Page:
Statement of Philosophy

A site for exploration and discussion about verse, poetics, the aesthetic, and creative writing in general.

Because there is a profound difference between writing something to be read and writing something worth reading; and in that difference might beauty be found.



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Friday, February 8, 2013

"Nostalgia™" by Robert Hershon -- Poetry Daily, 2/8/13

from Goldfish and Rose (Hanging Loose Press)
poem found here
 

first lines:
At Uncle Li's
Golden Lotus New

 

the poetic ear (and line breaks)

— edited 5/23/13
— reformatted, minor edits 12/10/2013

— This post has been added to the "Best of the PDC" page on my Hatter's Cabinet site.
 

Good fortune that this poem follows behind "Geckos in Obscure Light," two days ago, and my comment about punchline poems, which I can now amend: there is nothing wrong with punchlines in a poem, if you are telling a joke.

Nothing to complain about with this little poem. The rhythm of the last three lines of the first stanza feels a little off to me with the present line endings -- I've spent a few minutes now exploring alternatives. But that's for discussion about rhythms and sound and line endings, a discussion that usually comes to a positive net result (and inevitable between poets with sensitive ears). Love the break up of the opening lines and continue to all the way up to those last three.

And then there is that line break after the "to" in the middle of the second stanza. Which wholly works, because the break is to a purpose that is natural to and an inherent extension of the poem: something nice to see what with my having seen so many poets justify their ending a line with a preposition with pedantic mantras taught them at their workshops and MFAs, yet who are utterly oblivious to a fundamental critique: it sounds terrible. That is, unless that awkwardness of sound is, as here, being put to a purpose.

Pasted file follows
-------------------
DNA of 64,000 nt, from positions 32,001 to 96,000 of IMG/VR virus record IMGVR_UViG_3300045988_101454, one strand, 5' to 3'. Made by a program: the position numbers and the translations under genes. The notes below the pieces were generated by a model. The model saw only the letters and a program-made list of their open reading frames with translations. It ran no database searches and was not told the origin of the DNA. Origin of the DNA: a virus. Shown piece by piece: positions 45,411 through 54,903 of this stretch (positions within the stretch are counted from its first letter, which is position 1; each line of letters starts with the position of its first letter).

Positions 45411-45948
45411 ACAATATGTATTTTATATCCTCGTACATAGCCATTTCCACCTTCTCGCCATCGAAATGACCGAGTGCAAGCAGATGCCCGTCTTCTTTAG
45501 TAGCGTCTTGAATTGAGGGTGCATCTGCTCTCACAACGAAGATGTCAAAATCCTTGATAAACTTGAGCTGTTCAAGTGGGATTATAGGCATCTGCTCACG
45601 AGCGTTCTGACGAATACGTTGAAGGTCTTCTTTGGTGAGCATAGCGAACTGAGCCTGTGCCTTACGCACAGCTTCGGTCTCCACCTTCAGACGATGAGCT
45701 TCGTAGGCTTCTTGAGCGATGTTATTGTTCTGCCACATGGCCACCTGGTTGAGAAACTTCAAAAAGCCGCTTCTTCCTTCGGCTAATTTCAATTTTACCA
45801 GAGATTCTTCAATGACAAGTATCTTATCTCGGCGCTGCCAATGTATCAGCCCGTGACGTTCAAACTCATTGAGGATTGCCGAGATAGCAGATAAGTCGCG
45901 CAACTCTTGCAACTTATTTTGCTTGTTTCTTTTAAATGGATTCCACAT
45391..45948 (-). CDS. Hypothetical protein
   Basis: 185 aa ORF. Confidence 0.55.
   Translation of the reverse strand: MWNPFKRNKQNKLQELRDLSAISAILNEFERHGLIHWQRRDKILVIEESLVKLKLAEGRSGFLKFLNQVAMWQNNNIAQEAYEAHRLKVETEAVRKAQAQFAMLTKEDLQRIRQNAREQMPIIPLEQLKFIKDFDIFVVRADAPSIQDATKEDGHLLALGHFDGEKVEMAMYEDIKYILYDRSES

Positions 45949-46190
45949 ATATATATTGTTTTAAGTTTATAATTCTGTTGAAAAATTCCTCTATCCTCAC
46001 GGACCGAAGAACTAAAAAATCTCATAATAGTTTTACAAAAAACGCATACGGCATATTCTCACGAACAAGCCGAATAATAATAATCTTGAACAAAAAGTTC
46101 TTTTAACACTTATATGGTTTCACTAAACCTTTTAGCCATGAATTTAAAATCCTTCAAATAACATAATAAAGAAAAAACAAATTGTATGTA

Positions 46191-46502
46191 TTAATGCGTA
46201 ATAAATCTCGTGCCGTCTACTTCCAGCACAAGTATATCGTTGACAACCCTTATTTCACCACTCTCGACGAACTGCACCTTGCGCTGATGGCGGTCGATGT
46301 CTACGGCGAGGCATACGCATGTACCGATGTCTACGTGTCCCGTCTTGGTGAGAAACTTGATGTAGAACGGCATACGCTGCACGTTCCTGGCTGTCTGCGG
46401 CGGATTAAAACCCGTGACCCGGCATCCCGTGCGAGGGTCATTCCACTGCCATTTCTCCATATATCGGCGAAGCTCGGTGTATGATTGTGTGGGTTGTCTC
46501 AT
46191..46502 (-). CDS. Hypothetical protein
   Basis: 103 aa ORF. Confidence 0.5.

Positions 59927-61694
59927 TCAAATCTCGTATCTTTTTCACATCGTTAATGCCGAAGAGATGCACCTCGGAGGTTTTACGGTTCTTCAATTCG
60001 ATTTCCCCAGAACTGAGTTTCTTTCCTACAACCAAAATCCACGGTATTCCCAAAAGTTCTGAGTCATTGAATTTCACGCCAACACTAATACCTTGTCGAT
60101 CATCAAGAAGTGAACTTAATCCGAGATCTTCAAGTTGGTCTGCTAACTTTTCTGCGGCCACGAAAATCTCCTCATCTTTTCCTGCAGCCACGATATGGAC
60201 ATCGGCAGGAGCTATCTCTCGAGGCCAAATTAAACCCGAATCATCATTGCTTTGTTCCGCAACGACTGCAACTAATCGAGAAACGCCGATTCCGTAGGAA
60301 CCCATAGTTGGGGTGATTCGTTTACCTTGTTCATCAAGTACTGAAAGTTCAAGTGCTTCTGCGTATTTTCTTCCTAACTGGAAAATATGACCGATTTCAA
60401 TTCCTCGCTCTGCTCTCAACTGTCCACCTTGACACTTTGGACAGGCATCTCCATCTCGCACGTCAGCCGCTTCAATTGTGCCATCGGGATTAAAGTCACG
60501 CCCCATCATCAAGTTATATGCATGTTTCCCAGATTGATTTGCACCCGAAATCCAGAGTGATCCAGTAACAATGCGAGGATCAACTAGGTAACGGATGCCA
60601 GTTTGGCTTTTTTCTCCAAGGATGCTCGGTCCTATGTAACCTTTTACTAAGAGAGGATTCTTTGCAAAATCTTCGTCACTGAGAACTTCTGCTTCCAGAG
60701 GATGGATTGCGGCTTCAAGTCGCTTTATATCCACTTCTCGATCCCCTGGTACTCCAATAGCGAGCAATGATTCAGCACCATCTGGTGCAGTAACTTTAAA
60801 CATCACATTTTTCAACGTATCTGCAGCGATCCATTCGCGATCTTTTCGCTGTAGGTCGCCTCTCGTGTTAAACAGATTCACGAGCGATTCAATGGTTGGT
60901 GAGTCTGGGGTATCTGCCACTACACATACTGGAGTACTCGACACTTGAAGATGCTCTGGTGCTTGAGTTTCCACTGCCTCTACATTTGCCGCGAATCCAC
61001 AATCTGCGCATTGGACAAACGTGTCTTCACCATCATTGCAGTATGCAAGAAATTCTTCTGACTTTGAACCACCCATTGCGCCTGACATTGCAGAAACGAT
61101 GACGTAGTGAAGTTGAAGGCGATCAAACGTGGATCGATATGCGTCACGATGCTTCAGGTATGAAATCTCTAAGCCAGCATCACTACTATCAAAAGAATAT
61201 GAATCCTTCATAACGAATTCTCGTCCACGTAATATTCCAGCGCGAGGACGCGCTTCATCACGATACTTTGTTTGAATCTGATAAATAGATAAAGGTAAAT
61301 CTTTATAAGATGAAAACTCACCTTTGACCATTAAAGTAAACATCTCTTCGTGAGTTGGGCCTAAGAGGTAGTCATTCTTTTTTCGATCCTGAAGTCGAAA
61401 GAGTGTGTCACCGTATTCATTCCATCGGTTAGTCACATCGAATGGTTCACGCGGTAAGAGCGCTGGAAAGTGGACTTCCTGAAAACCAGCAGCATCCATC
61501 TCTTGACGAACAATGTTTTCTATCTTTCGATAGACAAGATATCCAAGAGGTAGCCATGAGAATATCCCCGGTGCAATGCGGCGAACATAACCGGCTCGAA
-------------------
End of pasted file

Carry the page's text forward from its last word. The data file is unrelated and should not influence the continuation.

Let's propose a couple natural laws, to wit, of poetic sound:

  • There is no excuse for not developing your poetic ear (which includes not just sound but rhythm).
  • There is no substitute for developing your poetic ear.
  • The poetic ear is essential to poetic sophistication (insofar as there is any aural aspect to the poet's work).
  • The sophisticated, developed poetic ear always trumps a poetic technique or rule (which means realizing workshop/MFA taught technique is ersatz poetics and little more -- read Gombrich's Art and Illusion, especially as concerns schema).
  • Line breaks are unavoidably part of the aural experience of a poem. When they are not, it is with poems that are little more than paragraphs with close margins, left justified. And such poems may technically be poems, but they are nearly invariably not that terribly much of a poem, and are, thus, mostly disposable. (If not ignorable.)
  • Ergo, a poet must pay attention to the aural aspects of line breaks.

Yes, Virginia, there is talent necessary to poetic sophistication, just as with everything else in the world. And if A.E. Housman says your line break is clumsy, shove your workshop wisdom deep in your pocket and read and read and more importantly study and study (perhaps I should say sing and sing?) until you can hear that clumsiness too. There's a lot to learn about line endings in comparing this poem with less successful (or flat bad) poems. I recommend the effort.

 

I could also talk about the ideation, and want to. This little joke-poem (I mean that in the good sense) would make for a great class discussion about literary ideation (and how not to screw it up). But enough for one post, except to say I laughed. Out loud.

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